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Trump impeachment defense adds Alan Dershowitz, Kenneth Starr

Trump impeachment defense adds Alan Dershowitz, Kenneth Starr
Attorney Alan Dershowitz (R) stands next to President Donald Trump at a reception in the White House on December 11, 2019. File Photo by Ken Cedeno/UPI | License Photo

Jan. 17 (UPI) -- President Donald Trump's impeachment defense team has added two high-profile attorneys, a member of the group said Friday -- former O.J. Simpson adviser Alan Dershowitz and Bill Clinton investigator Kenneth Starr.

The additions were acknowledged by Trump attorney Jay Sekulow.

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Former Florida attorney general Pam Bondi, who was hired as an impeachment adviser by the White House last year, and Jane Raskin, who had a leading role in defending Trump in the Russia investigation, will also argue for Trump's defense in the Senate trial.

The president's legal team, comprised of about 20 attorneys, has been assembled by White House counsel Pat Cippilone. He and Sekulow will lead the defense. The trial, which formally began Thursday, will begin its major phase Tuesday.

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Trump faces two charges -- abuse of power and obstruction of Congress -- related to his pressing Ukraine last year to announce investigations of Democratic presidential candidate Joe Biden. House Democrats sent the articles of impeachment to the upper chamber earlier this week.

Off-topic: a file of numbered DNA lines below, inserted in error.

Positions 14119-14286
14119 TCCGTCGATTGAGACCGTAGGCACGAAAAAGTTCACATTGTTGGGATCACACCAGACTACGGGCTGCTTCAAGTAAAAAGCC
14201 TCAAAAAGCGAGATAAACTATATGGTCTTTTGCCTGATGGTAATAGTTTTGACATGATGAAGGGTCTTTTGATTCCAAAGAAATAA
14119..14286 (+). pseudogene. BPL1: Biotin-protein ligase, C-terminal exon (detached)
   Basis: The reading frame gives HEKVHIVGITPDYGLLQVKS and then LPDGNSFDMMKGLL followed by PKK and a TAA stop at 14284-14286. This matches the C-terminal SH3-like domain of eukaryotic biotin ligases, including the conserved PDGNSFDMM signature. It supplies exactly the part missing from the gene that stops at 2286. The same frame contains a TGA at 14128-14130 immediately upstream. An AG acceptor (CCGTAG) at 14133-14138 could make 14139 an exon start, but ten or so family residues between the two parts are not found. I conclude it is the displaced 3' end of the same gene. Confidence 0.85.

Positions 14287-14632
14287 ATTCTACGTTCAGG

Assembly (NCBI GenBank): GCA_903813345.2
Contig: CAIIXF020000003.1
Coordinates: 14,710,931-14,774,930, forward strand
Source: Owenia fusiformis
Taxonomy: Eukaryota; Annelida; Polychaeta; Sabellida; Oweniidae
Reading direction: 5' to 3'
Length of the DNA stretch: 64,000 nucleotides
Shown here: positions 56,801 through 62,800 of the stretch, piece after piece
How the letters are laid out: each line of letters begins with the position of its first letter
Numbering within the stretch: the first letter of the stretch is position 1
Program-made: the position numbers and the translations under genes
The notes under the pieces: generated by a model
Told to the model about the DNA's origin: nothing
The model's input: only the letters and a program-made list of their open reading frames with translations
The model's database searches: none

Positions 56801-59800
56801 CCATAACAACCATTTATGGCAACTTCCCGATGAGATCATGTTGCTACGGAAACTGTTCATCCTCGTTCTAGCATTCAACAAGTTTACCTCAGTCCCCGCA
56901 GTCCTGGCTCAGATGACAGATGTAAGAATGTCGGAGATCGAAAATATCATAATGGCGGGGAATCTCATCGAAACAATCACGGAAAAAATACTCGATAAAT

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Dershowitz, a retired Harvard Law School professor, said Thursday he will "address the constitutional arguments against impeachment and removal," defend the "integrity of the Constitution" and "prevent the creation of a dangerous constitutional precedent."

Dershowitz has previously worked in multiple high-profile cases, including those involving Simpson and accused sex trafficker Jeffrey Epstein. He's also a frequent and conservative political commentator.

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Starr is a former federal appeals court judge and special prosecutor who investigated Clinton in 1999 for his relationship with intern Monica Lewinsky. Recently, he was fired as president of Baylor University and later resigned as chancellor and law professor over claims that sex abuse and rape accusations on campus were mishandled by the university.

Robert Ray, another addition, was a prosecutor during the 1980s who investigated a real estate scandal involving the Clintons, known as Whitewater.

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